We’ve all experienced bloating. That uncomfortable feeling of fullness when we’ve over-indulged in our favorite fried, fatty food or eaten too many gas producing vegetables. Most often, bloating is caused by those very reasons, over-indulgence in a food, and the feeling of being ‘too big for our britches’ will soon pass. Women have another reason for normal bloating, a monthly menstrual cycle also causes us to be ‘too big for our britches’ for a couple of days. That too shall pass.
It’s when bloating does not pass that makes it an indicator of something more serious. When bloating occurs frequently and/or does not pass after a couple of weeks, it’s time to examine deeper health issues rather than just attribute the bloating to diet or menstrual cycle.
If you experience frequent or long lasting bouts of bloating, first determine if it’s serious by thinking about what you are eating. If your diet consists mainly of fried, fatty foods, cut back on those notorious bloat-producing foods and see if that does not lessen the frequency or severity of your bloating. A diet containing an abundance of gas producing foods like beans, broccoli and cabbage may be to blame for the bloating. A high fiber diet can also produce bloating. Changing some of the foods you eat can eliminate bloating, or taking a gas dissipating aid like Beano or GasX can help.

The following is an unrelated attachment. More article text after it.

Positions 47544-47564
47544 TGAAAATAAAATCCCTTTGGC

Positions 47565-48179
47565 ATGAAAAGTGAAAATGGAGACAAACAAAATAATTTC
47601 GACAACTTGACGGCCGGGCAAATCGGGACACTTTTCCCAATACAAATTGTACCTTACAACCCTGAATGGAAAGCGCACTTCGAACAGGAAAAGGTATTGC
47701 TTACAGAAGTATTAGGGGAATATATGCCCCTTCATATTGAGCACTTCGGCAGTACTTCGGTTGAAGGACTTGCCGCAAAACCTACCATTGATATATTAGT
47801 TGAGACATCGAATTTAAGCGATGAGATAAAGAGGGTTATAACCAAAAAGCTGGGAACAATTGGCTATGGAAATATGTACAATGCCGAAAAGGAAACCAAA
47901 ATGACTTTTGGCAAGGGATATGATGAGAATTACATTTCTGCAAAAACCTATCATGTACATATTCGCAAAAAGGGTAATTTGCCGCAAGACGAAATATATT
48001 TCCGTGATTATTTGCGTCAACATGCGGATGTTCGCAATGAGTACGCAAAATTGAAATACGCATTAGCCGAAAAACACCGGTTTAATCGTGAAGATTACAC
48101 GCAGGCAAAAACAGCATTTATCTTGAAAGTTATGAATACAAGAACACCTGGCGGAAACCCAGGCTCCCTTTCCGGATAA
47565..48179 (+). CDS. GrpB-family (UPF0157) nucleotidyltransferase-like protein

How you eat can cause bloating. Talking while you eat, drinking through a straw, gulping down food or beverages and chewing gum causes you to gulp air, which will cause bloating.
If the foods you eat or the way you eat are not to blame for bloating, consider your digestive system next. A sluggish digestive system which produces infrequent bowel movements will cause bloating. Increasing your fiber intake will help things move along at a faster pace through your digestive system and decrease bouts of bloating.
When the obvious innocuous causes have been eliminated for bloating and no relief has been found, it’s time to look at more serious bloating causes.
If bloating is accompanied by other symptoms like stomach pain or change in bathroom habits, it could indicate Irritable Bowel Syndrome, lactose intolerance, Celiac disease, an over growth of intestinal bacteria or even the presence of parasites.
Bloating accompanied by pelvic pain, an urgent need to urinate and feeling overly full after only eating a few bites of food can indicate ovarian cancer.
If you experience frequent or long lasting bloating, trace it to it’s source by keeping a food journal. Determine if there’s a common food eaten prior to bloating. If pain is present along with the bloating, see your doctor, as it could be an indicator of a serious health issue.